What gadgets do you take with you when you go on a trip? If you're a true tech-head, you might bring along a cell phone, a digital camera, a radio, a camcorder, a GPS receiver, an MP3 player and maybe a portable video game device. If you can't go a day without watching your favorite shows, you might also pack a small television on top of everything else. And we haven't even touched the subject of portable computers!
But what if you could wrap all of those gadgets into a single device? These devices could be multi-functional and could help you save space while you pack for a trip. Why carry eight gadgets when one does everything you need?
We call the trend of multiple devices coalescing into a single form factor convergence. If you take a close look at the tech market, you'll see that many devices now incorporate functions traditionally performed by other gadgets. Cell phones are a good example -- manufacturers began adding digital cameras to cell phones and consumers responded with enthusiasm. Before long, you could find cell phones that could take photos, play MP3 files and even surf the Web.
Now that smartphones have a foothold in the consumer market, you can find devices like the Samsung Omnia that incorporate a camera, a GPS receiver, WiFi connectivity and other features. And many smartphone operating system designers allow third-party developers to create applications that further extend the functionality of the phones.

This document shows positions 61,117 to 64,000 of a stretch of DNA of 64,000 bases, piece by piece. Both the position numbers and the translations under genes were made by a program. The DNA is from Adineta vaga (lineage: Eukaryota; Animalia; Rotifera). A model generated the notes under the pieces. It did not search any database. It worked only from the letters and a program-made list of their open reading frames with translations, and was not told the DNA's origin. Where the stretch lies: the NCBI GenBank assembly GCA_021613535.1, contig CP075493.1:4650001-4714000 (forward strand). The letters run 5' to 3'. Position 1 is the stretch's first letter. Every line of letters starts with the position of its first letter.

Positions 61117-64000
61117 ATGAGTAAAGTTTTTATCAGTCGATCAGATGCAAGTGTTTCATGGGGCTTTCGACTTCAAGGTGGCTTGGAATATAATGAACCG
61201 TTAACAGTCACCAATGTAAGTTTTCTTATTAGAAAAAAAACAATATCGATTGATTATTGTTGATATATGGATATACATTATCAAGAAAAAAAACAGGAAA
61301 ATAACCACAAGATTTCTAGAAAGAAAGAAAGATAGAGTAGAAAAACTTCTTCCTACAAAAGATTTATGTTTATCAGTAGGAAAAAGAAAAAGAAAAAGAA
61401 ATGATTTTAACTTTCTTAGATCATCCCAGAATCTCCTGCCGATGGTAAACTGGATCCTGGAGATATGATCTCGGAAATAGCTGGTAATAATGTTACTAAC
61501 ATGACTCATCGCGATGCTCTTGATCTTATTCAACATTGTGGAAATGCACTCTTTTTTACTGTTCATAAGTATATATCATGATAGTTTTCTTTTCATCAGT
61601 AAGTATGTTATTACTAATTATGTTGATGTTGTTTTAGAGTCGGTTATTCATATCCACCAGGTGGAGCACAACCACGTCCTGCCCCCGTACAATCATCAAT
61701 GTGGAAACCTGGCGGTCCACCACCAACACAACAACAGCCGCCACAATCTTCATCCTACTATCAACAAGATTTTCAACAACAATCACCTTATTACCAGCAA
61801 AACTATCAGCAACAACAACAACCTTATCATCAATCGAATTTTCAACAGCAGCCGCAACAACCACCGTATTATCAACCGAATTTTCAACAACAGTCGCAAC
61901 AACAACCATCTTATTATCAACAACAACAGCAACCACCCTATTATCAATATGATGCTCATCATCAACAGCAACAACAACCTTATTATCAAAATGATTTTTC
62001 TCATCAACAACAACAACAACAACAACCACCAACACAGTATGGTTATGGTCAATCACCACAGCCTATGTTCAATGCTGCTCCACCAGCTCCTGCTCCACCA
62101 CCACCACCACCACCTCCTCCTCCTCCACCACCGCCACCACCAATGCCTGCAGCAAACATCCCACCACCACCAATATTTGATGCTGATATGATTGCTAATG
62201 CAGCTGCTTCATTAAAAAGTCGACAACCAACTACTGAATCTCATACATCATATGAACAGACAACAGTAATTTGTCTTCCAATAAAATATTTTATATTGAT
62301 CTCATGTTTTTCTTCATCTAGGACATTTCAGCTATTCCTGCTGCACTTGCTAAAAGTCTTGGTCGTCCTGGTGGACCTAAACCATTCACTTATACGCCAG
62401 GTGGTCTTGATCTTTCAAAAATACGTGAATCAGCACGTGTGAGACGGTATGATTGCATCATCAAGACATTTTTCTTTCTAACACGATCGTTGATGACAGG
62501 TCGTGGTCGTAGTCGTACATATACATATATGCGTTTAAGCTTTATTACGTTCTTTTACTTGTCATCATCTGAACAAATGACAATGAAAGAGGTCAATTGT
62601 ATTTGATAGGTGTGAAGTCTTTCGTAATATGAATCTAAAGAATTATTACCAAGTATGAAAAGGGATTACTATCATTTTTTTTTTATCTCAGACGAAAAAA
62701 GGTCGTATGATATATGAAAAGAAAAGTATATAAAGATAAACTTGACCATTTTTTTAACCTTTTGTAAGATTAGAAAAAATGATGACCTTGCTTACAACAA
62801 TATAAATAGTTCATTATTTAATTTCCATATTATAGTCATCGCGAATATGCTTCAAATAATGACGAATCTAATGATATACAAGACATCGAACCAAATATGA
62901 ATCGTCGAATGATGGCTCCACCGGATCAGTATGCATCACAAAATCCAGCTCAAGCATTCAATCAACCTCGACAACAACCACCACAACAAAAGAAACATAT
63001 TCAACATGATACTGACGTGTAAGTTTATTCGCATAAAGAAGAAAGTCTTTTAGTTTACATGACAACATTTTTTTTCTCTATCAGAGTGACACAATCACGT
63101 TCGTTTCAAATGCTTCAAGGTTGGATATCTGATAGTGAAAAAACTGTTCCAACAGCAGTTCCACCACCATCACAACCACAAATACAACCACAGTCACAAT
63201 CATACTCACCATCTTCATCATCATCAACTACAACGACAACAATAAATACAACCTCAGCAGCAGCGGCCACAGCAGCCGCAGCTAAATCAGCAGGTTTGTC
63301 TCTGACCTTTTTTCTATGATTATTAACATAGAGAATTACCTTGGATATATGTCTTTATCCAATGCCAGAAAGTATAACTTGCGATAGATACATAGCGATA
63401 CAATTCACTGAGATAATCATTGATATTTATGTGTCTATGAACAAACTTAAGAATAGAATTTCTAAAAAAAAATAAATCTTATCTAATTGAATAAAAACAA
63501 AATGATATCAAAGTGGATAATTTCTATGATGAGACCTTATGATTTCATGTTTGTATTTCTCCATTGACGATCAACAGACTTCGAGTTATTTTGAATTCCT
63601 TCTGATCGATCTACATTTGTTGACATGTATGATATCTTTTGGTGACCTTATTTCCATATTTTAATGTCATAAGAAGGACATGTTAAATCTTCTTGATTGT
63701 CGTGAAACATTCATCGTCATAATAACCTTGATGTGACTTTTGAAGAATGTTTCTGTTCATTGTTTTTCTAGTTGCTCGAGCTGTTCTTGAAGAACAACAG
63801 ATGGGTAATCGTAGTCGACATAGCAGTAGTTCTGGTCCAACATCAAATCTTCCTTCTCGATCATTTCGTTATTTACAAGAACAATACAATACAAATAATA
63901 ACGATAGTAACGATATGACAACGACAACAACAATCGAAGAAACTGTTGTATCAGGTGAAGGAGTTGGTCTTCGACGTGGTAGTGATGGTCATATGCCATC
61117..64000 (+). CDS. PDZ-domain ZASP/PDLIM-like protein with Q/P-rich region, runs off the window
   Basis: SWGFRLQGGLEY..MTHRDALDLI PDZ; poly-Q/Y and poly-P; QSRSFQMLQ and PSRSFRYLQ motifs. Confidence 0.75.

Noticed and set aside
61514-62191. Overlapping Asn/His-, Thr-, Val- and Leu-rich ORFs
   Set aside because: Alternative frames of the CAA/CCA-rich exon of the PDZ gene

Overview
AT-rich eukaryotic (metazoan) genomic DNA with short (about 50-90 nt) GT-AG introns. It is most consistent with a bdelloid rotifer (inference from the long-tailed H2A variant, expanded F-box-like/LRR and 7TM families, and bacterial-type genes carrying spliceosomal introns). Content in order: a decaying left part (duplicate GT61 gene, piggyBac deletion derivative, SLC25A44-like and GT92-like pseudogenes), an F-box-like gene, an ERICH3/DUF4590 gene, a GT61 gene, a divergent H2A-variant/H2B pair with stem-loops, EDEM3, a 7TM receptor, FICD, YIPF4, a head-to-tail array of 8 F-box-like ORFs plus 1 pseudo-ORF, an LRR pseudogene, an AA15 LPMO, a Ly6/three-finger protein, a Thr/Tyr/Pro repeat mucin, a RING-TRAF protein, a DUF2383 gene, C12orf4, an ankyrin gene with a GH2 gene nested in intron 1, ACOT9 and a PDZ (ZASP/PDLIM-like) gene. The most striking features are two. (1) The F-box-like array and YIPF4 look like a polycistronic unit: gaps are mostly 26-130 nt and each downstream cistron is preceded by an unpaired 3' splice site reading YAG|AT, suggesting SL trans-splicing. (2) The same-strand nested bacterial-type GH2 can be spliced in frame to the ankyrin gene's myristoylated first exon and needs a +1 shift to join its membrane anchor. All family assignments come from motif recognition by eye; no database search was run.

Meanwhile, netbooks are becoming more popular, too. Netbooks are light, portable computers that don't have a very powerful processor or a lot of storage space. Instead, netbook users access services on the Web and let remote computers do all the heavy lifting. Some netbooks now incorporate GPS receivers, webcams and other advanced features. A few netbooks running on Google's Android operating system -- originally designed for smartphones and other mobile devices -- may soon hit the market. They aren't as portable or convenient as smartphones, but they have larger screens and are a little easier to use if you need to do some moderate computing.
Next, let's take a quick look at the pros and cons of consolidating all your devices into a single form factor.